This morning an article on CNN entitled "Audiences Experience 'Avatar' Blues" came across my desk. In the article, author Jo Piazza claims that the movie "Avatar" is such a realistic experience for fans that they are literally becoming depressed and suicidal because they yearn for the world of Pandora to be real.
My first reaction? You've got to be joking! I don't want to minimize anyone's experience of depression - maybe they are already prone to depression and the realism of the movie is simply contributing to what they are already feeling? - but, to me, this seems to making light of what is in reality a very serious condition.
As I read the article further I found that there is a forum called "Avatar Forums" in which an entire thread of more than 1,000 posts has been devoted to people experiencing feelings of depression as a result of the movie. As I read some of the quotes from forum members, I quickly realized, however, that no one really seemed that depressed or even suicidal. Apparently the movie paints a vivid picture of a world in such strong contrast to our own that it creates a sense of longing for what could/should be in our own.
At this point I was confused. The article initially seemed to be suggesting that people were truly depressed about this movie. I looked back at the introductory paragraph. Yes, she did claim that fans were experiencing depression and suicidal thoughts. But, did the fan quotes back this up? Not really. Let's take one of the more extreme quotes as an example.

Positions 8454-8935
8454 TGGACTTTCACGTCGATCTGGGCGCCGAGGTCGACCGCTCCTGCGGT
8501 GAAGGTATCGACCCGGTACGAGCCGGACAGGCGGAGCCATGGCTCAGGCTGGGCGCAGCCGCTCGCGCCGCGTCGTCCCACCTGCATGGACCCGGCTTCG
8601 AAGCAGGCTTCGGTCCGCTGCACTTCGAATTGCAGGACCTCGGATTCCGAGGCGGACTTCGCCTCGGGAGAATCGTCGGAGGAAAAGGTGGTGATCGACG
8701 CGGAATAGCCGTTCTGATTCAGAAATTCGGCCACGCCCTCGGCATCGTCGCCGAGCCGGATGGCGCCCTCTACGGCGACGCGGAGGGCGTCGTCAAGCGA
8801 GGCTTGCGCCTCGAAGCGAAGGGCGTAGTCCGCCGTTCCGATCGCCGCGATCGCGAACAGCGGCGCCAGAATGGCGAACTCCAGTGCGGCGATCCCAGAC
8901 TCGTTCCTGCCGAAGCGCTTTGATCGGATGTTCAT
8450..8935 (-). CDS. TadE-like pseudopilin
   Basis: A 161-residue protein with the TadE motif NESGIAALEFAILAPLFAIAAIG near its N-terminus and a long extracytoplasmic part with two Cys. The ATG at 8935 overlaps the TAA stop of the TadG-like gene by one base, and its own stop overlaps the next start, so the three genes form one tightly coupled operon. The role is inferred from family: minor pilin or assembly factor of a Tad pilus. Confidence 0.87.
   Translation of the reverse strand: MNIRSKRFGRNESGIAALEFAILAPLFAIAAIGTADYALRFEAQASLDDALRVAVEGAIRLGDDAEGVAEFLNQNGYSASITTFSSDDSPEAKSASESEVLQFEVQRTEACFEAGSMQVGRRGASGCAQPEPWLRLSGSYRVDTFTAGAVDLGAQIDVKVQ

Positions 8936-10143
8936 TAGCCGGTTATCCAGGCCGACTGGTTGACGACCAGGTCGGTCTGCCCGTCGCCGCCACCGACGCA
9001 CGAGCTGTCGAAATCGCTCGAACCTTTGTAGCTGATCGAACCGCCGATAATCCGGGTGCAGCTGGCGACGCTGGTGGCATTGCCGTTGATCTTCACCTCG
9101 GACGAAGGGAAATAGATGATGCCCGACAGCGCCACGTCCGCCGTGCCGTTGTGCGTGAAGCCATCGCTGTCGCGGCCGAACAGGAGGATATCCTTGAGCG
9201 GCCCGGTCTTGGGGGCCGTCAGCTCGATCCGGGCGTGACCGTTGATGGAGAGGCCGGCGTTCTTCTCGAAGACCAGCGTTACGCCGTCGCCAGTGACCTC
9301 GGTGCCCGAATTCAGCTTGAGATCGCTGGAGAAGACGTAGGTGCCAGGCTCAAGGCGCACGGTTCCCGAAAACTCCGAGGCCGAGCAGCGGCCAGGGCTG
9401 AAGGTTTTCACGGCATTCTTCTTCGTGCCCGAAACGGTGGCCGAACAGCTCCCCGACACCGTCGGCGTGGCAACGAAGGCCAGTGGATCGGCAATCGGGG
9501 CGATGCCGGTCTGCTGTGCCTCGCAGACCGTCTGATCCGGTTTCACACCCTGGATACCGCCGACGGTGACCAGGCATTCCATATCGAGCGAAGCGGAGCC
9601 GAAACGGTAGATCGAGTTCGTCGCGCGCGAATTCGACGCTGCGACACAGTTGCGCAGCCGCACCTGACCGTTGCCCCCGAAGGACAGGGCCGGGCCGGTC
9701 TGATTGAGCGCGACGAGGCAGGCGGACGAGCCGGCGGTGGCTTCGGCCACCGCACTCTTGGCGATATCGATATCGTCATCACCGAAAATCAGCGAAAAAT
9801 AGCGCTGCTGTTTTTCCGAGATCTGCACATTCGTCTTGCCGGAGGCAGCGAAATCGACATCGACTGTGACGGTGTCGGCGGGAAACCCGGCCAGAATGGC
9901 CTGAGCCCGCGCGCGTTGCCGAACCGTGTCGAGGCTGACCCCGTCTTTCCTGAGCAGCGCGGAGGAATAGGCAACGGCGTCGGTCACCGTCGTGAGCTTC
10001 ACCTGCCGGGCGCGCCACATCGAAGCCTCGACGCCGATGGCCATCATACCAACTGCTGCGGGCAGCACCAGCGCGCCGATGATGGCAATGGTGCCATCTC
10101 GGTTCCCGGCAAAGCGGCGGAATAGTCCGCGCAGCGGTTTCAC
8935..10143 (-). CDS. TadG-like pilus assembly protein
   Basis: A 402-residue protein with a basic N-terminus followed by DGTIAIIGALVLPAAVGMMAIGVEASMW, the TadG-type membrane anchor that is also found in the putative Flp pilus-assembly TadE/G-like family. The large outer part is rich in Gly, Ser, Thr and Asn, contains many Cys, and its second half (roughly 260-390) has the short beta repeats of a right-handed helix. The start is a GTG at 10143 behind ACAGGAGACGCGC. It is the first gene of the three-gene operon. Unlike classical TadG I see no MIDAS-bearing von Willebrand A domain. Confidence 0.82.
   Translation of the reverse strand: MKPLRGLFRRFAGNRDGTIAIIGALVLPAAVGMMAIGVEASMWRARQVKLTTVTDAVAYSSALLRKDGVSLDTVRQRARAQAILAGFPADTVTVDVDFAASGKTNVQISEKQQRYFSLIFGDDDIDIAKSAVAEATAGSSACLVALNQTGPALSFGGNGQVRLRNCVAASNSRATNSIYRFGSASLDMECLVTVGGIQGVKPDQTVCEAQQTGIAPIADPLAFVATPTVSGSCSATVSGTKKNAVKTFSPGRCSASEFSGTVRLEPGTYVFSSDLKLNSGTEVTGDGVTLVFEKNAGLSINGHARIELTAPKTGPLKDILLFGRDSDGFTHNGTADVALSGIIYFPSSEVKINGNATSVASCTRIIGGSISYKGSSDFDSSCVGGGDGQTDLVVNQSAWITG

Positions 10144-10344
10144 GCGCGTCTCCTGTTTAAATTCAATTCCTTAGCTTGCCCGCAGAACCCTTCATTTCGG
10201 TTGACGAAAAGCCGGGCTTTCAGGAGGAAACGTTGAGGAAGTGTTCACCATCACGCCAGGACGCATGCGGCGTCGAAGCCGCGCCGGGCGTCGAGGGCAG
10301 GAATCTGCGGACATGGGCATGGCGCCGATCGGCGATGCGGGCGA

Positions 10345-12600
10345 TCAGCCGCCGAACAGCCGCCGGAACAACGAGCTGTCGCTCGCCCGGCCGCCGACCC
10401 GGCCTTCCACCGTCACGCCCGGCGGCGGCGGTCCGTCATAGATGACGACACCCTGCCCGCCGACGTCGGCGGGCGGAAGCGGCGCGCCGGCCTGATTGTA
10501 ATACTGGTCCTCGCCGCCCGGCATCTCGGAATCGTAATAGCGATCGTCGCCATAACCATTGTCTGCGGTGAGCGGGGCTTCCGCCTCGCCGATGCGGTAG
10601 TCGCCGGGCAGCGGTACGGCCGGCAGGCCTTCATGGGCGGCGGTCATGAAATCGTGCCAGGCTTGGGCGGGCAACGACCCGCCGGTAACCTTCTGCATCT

Ever since I went to see 'Avatar' I have been depressed. Watching the wonderful world of Pandora and all the Na'vi made me want to be one of them. I can't stop thinking about all the things that happened in the film and all the tears and shivers I got from it," the fan wrote. "I even contemplate suicide thinking that if I do I will be rebirthed in a world similar to Pandora and that everything is the same as in 'Avatar."
One can clearly see based upon his last comment he is not clinically depressed or seriously considering suicide. It's all hyperbole on his part to express just how emotionally moving the film is. Which bring me back to my original thought. This article is indeed making light of a very real condition. No matter how moving this movie may be, it can not compare to the pain of clinical depression. To suggest that fans of any popular movie are "depressed" or "suicidal" simply to write a sensational story is a slap in the face to those who actually do have depression. While I don't doubt that what these fans are feeling is a real phenomenon, I think it's irresponsible of the article's author to imply it in any way resembles clinical depression.
What are your thoughts?